Earlier today I was reading an article on MSN that talked about a possible bailout for American automotive companies. Ford, Chrysler, and GM are all on the brink of disaster and possible bankruptcy. The overall economy has been a killer for these companies. Add in a dose of Honda and other foreign carmakers who are gaining in popularity and the picture doesn’t look too pretty for the big three. So they are calling on Washington to bail them out of this mess. They are open to just about any stipulation that would be tagged onto a bailout deal. They just need a massive loan to keep operations moving forward.

There are so many questions that came to mind while I was reading this article. Let me just pose two for our discussion.

How did Chrysler, Ford, and GM get to the point of near bankruptcy? And is a governmental bailout the right step in solving the problem?

This bailout is being held up by a strong minority of Republicans in Washington who believe that this loan may not solve the real problem and will only put our government in greater debt. What do you think?

3 Replies to “The Monday Muse: Auto Bailout

  1. Bailout, in my great infinite wisdom (which is not a lot), is not the right move for these companies. (Unless, perhaps the government is up for drilling for and using our oil – and, yes, that’s coming from an ecologist.)

    Everyone needs to stop spending what they don’t have. Me included.

  2. Living in Michigan, I can totally see the need for assistance for the auto industry. However, I think they are just jumping on a bandwagon, using the current economic climate as a scape goat for their already failing industry. If the “Big Three” had not put such effort and resources behind a single group of vehicles (SUVs) then maybe they would have had a more diversified industry. I think it is their fault for not having put effort into strengthening and diversifying their fleets; they relied heavily on low gas prices.

    On a side note, Lash, I saw Ingrid Michaelson at Borders in Ann Arbor today. It was a half hour acoustic show at lunch. Very cool.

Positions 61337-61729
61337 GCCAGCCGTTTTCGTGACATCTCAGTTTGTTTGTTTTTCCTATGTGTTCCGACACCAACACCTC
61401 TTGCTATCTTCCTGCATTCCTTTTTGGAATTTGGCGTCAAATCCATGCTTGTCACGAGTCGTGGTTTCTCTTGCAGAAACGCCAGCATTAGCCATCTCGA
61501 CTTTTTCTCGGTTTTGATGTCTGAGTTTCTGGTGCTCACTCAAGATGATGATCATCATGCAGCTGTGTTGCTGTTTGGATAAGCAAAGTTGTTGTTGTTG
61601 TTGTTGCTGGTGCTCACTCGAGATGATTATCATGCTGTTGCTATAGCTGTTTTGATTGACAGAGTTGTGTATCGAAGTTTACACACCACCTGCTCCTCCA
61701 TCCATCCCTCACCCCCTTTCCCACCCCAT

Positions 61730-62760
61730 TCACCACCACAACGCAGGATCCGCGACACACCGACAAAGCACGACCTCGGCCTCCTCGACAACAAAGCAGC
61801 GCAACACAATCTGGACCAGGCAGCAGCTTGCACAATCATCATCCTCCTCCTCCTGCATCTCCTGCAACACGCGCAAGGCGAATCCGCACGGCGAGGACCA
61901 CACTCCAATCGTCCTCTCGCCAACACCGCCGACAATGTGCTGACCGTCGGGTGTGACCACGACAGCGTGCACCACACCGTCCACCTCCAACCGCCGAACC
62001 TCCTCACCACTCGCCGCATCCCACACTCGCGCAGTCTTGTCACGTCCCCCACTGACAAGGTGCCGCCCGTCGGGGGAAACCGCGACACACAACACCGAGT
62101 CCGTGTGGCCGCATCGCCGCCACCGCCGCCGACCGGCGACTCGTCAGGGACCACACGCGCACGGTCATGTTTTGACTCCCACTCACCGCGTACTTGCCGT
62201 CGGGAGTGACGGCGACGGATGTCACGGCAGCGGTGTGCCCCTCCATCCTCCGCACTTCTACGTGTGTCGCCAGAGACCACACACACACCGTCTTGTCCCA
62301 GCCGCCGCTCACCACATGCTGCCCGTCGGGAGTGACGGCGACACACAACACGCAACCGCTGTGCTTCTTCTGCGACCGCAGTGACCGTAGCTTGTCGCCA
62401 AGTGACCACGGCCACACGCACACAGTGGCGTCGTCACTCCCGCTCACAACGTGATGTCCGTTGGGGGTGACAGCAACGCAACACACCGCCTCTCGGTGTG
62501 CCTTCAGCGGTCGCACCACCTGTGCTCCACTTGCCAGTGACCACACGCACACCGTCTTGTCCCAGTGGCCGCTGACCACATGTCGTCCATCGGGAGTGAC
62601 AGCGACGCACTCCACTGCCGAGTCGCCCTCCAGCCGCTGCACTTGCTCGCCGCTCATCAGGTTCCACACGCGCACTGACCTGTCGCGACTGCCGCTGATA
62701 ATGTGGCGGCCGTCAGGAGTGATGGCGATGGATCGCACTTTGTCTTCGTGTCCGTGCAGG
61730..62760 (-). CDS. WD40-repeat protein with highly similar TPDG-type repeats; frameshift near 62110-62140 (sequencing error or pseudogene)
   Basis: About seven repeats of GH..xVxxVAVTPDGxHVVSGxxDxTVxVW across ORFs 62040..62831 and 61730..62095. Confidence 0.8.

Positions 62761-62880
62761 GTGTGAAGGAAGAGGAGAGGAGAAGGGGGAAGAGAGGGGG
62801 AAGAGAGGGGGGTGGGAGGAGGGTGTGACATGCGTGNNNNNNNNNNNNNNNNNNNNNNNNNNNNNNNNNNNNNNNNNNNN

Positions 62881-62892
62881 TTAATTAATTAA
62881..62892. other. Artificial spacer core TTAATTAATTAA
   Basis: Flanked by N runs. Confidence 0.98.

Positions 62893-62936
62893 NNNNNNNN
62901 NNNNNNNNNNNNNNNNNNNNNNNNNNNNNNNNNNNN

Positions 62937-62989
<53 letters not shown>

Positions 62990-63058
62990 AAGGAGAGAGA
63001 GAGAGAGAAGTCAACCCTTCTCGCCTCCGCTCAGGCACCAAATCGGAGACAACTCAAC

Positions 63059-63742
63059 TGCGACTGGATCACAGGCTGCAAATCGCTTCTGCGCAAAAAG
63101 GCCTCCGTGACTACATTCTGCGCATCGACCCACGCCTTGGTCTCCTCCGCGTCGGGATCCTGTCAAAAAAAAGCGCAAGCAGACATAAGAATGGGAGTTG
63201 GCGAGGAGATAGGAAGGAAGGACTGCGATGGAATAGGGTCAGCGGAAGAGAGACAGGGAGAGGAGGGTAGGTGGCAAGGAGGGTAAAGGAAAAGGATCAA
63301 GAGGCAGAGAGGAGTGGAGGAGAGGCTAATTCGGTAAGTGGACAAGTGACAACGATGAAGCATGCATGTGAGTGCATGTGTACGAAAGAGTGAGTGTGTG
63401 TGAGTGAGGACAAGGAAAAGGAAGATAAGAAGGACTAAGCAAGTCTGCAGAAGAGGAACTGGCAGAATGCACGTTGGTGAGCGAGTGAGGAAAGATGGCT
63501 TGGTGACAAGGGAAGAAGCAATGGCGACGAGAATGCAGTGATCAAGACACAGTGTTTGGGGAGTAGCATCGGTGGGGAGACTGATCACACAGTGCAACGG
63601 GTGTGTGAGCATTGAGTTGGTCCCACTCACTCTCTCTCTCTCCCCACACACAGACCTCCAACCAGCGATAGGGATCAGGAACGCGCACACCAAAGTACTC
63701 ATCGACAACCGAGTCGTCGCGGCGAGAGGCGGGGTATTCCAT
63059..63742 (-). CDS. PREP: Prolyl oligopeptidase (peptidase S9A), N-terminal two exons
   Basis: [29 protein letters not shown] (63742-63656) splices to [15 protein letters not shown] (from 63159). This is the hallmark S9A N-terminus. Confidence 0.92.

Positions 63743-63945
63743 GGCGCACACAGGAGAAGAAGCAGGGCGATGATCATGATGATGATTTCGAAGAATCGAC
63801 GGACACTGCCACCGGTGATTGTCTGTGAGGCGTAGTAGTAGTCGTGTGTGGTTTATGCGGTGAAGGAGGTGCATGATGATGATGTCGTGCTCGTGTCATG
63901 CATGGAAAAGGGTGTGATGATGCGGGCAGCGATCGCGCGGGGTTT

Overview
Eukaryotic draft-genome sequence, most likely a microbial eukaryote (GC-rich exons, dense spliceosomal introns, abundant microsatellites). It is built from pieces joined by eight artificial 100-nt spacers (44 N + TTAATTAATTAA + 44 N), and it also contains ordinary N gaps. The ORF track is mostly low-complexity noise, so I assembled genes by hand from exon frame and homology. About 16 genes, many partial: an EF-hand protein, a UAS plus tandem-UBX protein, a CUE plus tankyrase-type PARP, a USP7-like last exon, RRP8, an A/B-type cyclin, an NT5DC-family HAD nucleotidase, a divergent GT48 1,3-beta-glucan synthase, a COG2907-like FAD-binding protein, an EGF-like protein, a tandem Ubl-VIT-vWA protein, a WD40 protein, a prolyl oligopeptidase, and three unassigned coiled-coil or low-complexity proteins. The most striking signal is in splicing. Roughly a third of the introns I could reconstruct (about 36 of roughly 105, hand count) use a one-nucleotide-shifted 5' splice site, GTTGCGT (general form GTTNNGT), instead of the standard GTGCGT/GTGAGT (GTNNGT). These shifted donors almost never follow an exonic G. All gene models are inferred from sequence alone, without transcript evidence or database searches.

3. I agree with both of you. I think the bailout is a bad idea and sends the wrong message amidst a struggling economy. If you are irresponsible or exhibit poor judgment then you can count on the government to take care of things and bail you out. And while Chrysler is one of the “Big Three” crying out to Washington for help, they are also handing out big bonuses to their top level executives. Granted, this was planned before the current crisis in order to keep executives around before the company was sold. Nevertheless, it still strikes me as ridiculous. When you are in the pickle that Chrysler and the others are in, you have to do whatever it takes to keep things running. That means cutting or freezing bonuses (I know because our company is experiencing this).

    Unfortunately, I don’t believe there is anything that can be done at this point other than a bailout. You’re right Jordan, they should’ve diversified. And you should always have a plan for such times. So in order to keep these companies and the American auto industry afloat, Washington will have to add millions or billions of dollars to our continuously growing deficit. We’ll owe so much money to other countries that eventually someone should have the right to rename our country since we won’t own it any longer. And I think you are right as well Jean…we should learn from this huge mess not to spend money that we don’t have…although I fear that it may be too late for that. People love credit too much to stop using it. As the great theologian Madonna put it…”I am a material girl”…or boy in my case.

    It is times like these that remind me once again that my hope is found in Jesus and not the countries, leaders, and economies of this world.

    A side note to your side note Jordan…I bet that was a great show. I tend to like acoustic shows better than the bigger ones. And I’ve read that the Borders in Ann Arbor is pretty stellar.

What Do You Think?